Do you have to look far for inspiration for your Showdowns?
"No way! My movie inspiration rolodex is enormous. I have been building it since I was a small child. I used to watch movies 30 to 40 times when I was young, but now I usually watch them one time. Perhaps two times. I find inspiration in talking about films with my friends and hearing what everyone has to say about them and picking them apart.
"So much of my art and style stems from the films I have seen throughout my life. I feel that the things I say and do are somewhat inspired by them. I can't help it. It's hard to escape movies really. So I am constantly finding inspiration from them. And for the showdown movie moments in particular, sometimes they are obvious to me, while other times I really need to look hard to see them."
The possibilities for Great Showdowns must be endless. How do you choose which ones to do?
"I try to choose films that have some sort of cultural relevance or cult followings. Films that have slipped into too much obscurity don't make as much sense to me, but there always seems to be someone who knows them. But I also don't want to do movies that are big and dumb, unless they are amusing to me in some way.
"I try to choose moments that are graphically interesting. Westerns and war movies are hard because everyone looks the same and there are no discerning elements, unless I can think of some object or weird accessory that makes them recognisable. My favourite are the ones where I get to put a smiling face on an inanimate object. Mostly I like to do movies that I like!"
When did you first start capturing famous showdowns?
"There is an annual group exhibition at Gallery 1988 in Los Angeles called Crazy 4 Cult. The first show was back in 2008, I think. I did the first 10 showdowns for that exhibit. It was really the first time I painted films and I wasn't even sure I wanted to do it, but it turned out to be super fun.
"Going back to these old movies, choosing ten moments of tension and looking at them side-by-side was incredibly satisfying to me. I think the first ten included two of the most iconic showdowns to my eyes, Fistful of Dollars and Raiders of the Lost Ark - the scene where Indy shoots the dude holding the sword. I think those gave me the idea for the whole project."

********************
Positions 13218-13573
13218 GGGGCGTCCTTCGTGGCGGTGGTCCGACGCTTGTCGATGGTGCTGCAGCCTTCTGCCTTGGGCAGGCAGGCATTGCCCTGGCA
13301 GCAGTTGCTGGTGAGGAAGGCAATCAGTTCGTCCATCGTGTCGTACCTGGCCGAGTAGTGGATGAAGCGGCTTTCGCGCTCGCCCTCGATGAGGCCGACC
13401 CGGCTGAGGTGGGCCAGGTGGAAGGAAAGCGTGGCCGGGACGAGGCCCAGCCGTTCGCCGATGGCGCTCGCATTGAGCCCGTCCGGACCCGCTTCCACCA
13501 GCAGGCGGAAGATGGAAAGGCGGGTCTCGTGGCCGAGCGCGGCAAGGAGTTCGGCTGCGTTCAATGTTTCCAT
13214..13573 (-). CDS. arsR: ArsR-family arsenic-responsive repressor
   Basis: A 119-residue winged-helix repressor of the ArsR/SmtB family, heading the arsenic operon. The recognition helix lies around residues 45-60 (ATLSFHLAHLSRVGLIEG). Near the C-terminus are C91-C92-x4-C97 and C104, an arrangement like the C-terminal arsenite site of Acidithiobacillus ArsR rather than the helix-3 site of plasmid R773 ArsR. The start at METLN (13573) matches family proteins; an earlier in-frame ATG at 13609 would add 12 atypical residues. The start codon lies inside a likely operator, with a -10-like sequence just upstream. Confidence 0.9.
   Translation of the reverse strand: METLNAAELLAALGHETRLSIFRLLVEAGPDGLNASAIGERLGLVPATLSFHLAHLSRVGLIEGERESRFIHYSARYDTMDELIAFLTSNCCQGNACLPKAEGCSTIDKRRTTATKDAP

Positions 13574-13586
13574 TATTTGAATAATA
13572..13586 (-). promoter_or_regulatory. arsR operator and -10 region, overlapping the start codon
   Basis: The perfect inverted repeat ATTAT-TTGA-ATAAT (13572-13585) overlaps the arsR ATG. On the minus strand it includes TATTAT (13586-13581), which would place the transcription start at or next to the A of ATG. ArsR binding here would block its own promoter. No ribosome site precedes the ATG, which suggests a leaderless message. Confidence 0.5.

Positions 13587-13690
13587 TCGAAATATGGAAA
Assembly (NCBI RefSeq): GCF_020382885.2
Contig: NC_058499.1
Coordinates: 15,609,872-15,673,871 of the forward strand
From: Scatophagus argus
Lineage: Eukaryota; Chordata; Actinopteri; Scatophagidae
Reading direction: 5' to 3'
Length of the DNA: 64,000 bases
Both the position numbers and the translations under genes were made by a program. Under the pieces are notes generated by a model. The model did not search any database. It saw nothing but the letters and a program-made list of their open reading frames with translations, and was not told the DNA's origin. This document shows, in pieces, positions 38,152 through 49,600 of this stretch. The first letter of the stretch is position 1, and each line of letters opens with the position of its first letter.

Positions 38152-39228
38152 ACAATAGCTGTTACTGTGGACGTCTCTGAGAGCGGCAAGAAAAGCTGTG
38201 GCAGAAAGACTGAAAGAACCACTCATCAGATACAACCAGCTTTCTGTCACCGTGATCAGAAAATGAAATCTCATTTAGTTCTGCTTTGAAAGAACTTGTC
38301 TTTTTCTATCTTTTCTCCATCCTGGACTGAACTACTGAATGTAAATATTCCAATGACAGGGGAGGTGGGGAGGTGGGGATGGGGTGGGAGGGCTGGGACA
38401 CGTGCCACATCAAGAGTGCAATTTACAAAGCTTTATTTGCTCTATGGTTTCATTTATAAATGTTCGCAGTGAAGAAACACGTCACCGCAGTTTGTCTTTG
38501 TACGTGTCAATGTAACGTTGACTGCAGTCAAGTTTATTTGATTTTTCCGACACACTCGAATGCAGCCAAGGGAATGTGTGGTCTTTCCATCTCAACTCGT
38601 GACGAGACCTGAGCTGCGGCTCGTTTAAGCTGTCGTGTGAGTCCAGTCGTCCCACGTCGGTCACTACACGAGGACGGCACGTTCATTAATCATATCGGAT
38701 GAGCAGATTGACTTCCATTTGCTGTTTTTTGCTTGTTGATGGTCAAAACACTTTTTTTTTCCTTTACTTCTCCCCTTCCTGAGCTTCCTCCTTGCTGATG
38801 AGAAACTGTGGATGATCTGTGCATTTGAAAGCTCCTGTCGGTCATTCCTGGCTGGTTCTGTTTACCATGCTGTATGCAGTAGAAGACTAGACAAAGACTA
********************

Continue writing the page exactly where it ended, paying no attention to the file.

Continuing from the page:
Is this a project with a foreseeable end, or do you think you will always have more iconic conflicts to paint?
"I can't see an end just yet, but I know there will be. What a sad thought that is. But there will always be new movies, and some movies have 10 to 20 great showdowns in them. So really the possibilities are endless. It will just be a case of, 'Will [my] hand want to keep making them?' Right now, I am still totally enjoying making them."
Some of your pictures can be quite obscure. Do you deliberately try to confuse and challenge your viewers?
"I don't want to get too obscure, I guess. I have to feel that someone has seen it. But that is part of the fun for people. I like to lay just enough clues out for people to piece together themselves and feel great about it. Not only the awesome feeling of figuring out the puzzle, but if it is an obscure film that they love, they can rally behind it and hold it up for everyone and say, 'Yes! See? This is my favourite movie! I told you guys to check this movie out!'"
What do you think it is about your Showdowns that has captured people's imaginations?
"I am not the only one whose life has been affected and shaped by films. Growing up, sometimes people gravitate to certain movies as a part of building their identity and meeting other like-minded people. Really good movies affect you ands stick with you and other times, you have completely forgotten about a movie, but if you see a showdown of it, all of those feelings and nostalgia could flood back and maybe you want to go check it out again.
"I feel like certain movies are a timeline for my life. I often find myself slipping back to the areas of my life in which I first saw them. And people like games. It's a fun game you can play with your friends, or by yourself at home."
Which is your favourite showdown?
"I always go back to Ghost. Demi Moore and Patrick Swayze versus the little clay dude on the pottery wheel. That is such a funny scene that is also really racy. Giving that clay a personality, you feel like it's a little dude that was just so happy to be involved with Demi and Patrick's sexy times."
What other projects do you have coming up?
"I just finished illustrating a children's picture book that Bob Dylan wrote! It is about dogs running around free. And soon I will start working on a new picture book that I'm writing and illustrating.
"I also have a couple of books coming out early next year that collect my webcomic called Double Fine Action Comics. I make video games on the side, and I've been doing some freelance concept work for Double Fine's new adventure game that is as yet unnamed. And keep making Great Showdowns. People can send me ideas for films if they want. I have a big list that I keep adding to."
The Great Showdowns is available from Titan Books from October 19 for £9.99.